JCPS Marty Pollio 07-13-20.JPG

LOUISVILLE, Ky. (WDRB) -- Jefferson County Public Schools officials expect to unveil how Kentucky's largest school district plans to start the 2020-21 school year in the midst of the COVID-19 pandemic next week, Superintendent Marty Pollio said Monday.

Pollio and others fielded a series of questions about how JCPS will handle instruction in the upcoming school year during a virtual town hall, which yielded hundreds of inquiries via text message and more than 4,000 viewers at one point.

Questions asked during Monday's virtual town hall covered the myriad public health guidelines issued by the state and how JCPS planned to adhere to them.

"This is going to be a challenge and a struggle, probably the greatest challenge in the history of any of our careers in education," Pollio said. "... It's not going to be an easy year, but I do believe we will step up and meet the challenge, whatever it may be."

JCPS, which will resume classes on Aug. 25 pending approval by the Jefferson County Board of Education, is exploring two options to start the 2020-21 school year: offering families a choice between in-person instruction and a virtual academy or beginning the year with nontraditional instruction. 

Students who choose the district's virtual academy will have "synchronous" learning experiences and need to participate on their computers throughout the school day, Pollio said.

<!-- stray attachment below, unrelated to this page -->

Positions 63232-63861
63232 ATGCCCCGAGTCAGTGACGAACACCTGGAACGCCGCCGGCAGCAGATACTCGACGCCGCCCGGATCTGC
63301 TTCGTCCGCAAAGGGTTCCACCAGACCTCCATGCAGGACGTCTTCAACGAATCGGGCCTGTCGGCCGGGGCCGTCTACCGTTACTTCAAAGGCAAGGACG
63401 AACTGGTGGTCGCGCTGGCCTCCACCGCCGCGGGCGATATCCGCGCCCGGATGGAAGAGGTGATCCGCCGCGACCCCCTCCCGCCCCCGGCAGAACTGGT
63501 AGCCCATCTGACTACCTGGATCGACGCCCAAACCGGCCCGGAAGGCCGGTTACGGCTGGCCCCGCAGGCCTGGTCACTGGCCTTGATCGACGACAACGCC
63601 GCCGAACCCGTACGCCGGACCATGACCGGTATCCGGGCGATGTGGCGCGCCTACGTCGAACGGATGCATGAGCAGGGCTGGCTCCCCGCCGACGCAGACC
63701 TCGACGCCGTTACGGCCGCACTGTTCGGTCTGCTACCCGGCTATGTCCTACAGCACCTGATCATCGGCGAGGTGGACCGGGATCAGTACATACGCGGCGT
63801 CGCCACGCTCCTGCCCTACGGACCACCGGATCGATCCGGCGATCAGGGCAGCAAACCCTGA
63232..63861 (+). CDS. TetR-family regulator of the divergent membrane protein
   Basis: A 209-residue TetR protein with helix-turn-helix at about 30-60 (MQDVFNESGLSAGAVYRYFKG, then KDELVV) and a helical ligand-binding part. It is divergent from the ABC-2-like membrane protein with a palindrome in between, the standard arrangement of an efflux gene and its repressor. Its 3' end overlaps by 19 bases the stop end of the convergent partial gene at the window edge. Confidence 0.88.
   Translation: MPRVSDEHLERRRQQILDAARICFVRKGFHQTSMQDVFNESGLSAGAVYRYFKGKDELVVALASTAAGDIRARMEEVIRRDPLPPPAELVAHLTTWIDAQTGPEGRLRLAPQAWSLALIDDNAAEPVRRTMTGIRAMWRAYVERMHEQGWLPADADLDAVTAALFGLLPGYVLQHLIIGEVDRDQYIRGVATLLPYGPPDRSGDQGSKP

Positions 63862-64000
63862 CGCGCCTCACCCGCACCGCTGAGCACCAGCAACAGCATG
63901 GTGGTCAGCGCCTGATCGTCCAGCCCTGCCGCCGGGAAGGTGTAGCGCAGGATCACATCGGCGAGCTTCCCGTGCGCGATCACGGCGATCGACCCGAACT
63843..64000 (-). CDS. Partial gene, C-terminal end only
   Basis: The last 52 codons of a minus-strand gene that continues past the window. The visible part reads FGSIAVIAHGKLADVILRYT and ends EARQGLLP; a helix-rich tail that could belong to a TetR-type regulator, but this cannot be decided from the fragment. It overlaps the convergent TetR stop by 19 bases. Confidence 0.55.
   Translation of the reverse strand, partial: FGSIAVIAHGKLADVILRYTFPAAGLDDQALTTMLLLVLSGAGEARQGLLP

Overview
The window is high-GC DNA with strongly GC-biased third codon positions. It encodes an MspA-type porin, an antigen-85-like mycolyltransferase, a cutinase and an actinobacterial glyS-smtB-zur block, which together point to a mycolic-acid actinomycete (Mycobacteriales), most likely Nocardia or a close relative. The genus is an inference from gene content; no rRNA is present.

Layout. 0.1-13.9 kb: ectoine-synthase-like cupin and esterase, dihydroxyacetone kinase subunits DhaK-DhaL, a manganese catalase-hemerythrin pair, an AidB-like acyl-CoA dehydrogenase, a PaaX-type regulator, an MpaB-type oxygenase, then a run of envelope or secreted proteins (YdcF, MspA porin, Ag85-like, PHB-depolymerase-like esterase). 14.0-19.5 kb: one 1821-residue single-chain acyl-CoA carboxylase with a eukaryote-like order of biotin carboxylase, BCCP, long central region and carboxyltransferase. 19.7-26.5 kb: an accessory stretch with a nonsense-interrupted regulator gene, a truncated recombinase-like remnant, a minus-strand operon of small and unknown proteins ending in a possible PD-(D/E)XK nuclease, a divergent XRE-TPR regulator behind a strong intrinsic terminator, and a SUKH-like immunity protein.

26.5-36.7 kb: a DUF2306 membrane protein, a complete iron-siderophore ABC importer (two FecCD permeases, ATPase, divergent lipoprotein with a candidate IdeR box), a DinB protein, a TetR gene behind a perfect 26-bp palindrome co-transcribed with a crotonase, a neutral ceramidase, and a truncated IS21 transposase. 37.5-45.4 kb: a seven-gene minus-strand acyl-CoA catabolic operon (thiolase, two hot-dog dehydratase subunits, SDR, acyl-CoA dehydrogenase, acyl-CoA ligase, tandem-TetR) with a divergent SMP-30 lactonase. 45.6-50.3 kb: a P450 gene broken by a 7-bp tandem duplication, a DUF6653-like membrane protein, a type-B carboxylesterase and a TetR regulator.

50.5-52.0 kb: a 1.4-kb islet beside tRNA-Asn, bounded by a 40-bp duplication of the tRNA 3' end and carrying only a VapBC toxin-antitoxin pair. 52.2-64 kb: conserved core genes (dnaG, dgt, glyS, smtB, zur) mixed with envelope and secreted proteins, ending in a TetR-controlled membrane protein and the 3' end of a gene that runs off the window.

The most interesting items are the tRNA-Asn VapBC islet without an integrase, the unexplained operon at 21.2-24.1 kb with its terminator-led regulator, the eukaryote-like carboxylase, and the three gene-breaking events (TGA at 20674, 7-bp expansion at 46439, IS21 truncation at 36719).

Teachers will be assigned to virtual academy classes based on enrollment, he said, noting that families will need to commit to that option for a period of time rather than alternating between remote and in-person learning.

"That most likely would be at least for half of the semester, potentially for the full semester," he said.

The local COVID-19 landscape will determine whether JCPS starts the 2020-21 school year entirely with distance learning.

"I want everyone to know that decision will be based upon safety and health of students first and secondly maximizing student achievement," Pollio said. "... We'll make a decision as quickly as we possibly can for families, but we owe it to our students and our families to watch that data and decide whether we do in-person school."

Like most school districts in Kentucky, JCPS joined the state's nontraditional instruction program for the first time in the closing weeks of 2019-20 after Gov. Andy Beshear recommended that schools cease in-person instruction to mitigate the spread of COVID-19.